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You are in: Nottingham > History > Local history > The story of Ibuprofen

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The story of Ibuprofen

Nottinghams's Dr Stewart Adams is credited with the discovery and development of Ibuprofen.

Dr Stewart Adams left school at 16 and worked as a pharmacy apprentice at Boots. At this time he admits he "wasn't really that ambitious".

Discontent with working behind a counter he achieved in getting a scholarship and left his home in Northamptonshire to do a degree in pharmacy in Nottingham.

One of his early jobs was to help produce penicillin at a factory on Daleside Road in the city, growing the mould using a million milk bottles.

The story as to how Dr Stewart Adams, and his colleague John Nicholson, developed Ibuprofen is best explained by himself in our interview, however he's very modest about the discovery:

Dr Stewart Adams (right) in the 1960s

Dr Stewart Adams (right) in the 1960s

"It wasn't only just me... it was a bit like an upturned pyramid really, we start right out at the bottom with myself and one technician and then as it expands it goes out and more people of all sorts of disciplines and interests come into it. I don't like to be considered as the inventor."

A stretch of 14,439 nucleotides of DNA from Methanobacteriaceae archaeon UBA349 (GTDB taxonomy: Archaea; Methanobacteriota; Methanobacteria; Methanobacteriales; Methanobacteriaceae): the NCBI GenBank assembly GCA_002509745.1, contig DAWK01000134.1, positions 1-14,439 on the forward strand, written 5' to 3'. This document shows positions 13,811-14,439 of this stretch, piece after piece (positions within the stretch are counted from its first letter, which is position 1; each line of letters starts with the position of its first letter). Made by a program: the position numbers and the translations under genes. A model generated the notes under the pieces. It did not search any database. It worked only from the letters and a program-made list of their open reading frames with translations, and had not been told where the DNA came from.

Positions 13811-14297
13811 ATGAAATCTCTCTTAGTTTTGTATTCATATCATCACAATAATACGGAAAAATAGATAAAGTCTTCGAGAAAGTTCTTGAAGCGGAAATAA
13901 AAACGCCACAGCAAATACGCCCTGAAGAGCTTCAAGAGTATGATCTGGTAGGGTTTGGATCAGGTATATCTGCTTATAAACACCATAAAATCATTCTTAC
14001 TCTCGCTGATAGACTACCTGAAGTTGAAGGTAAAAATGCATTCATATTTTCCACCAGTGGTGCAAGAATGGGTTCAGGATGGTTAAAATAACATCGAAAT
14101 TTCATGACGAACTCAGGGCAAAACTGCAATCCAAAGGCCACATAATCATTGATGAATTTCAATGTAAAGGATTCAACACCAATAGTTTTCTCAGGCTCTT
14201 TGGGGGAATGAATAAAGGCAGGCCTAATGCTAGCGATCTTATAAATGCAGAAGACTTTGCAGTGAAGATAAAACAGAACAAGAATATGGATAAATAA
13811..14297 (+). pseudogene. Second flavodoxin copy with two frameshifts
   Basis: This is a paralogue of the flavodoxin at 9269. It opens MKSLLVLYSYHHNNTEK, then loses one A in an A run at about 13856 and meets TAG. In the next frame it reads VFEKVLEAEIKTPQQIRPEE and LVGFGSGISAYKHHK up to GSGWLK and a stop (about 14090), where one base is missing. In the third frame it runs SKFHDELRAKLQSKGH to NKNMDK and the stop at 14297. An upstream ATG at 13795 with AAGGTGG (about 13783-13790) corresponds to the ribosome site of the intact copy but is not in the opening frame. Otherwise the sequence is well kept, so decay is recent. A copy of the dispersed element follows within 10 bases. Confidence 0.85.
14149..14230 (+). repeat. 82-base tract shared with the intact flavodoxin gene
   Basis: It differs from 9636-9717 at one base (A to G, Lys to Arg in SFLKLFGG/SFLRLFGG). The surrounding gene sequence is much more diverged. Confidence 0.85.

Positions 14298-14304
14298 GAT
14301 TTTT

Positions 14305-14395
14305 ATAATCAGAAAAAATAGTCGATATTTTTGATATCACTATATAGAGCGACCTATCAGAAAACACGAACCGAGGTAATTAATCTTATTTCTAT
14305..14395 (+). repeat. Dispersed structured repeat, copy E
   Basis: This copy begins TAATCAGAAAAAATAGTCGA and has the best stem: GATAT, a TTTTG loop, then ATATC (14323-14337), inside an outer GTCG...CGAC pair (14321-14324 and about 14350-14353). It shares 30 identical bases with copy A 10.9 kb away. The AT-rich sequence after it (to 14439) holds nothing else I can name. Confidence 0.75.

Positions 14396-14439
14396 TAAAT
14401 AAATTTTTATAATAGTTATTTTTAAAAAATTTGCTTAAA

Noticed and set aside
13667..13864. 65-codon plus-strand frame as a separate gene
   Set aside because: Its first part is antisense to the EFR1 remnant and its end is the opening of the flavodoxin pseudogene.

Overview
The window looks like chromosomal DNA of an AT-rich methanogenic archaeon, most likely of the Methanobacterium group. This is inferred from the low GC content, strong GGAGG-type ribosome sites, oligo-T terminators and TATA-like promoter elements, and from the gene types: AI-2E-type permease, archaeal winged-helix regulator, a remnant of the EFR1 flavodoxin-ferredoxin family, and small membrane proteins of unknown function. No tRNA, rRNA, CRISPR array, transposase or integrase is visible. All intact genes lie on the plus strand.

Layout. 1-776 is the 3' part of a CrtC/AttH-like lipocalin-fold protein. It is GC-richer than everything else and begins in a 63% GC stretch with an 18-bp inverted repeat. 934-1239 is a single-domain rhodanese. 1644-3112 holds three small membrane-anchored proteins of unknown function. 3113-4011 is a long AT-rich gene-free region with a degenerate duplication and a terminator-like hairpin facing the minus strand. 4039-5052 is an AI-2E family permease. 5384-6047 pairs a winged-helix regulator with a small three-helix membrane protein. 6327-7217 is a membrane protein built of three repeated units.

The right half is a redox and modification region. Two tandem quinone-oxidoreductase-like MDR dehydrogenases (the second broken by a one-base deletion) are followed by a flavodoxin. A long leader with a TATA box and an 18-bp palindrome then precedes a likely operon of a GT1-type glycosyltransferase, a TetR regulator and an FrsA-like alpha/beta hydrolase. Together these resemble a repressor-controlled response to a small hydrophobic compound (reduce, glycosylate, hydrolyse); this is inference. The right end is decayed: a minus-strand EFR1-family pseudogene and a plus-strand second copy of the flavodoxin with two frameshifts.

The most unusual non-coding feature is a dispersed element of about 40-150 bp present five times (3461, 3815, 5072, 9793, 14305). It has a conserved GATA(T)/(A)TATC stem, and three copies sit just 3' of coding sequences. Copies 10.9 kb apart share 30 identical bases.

There's an old adage about headaches and the marital bed, so how does Dr Stewart feel about saving countless marriages over the years? He says, while laughing:

"I hadn't given any trials in that respect!"

Listen to our interview with Dr Stewart Adams:

last updated: 22/07/2009 at 11:57
created: 17/03/2006

You are in: Nottingham > History > Local history > The story of Ibuprofen



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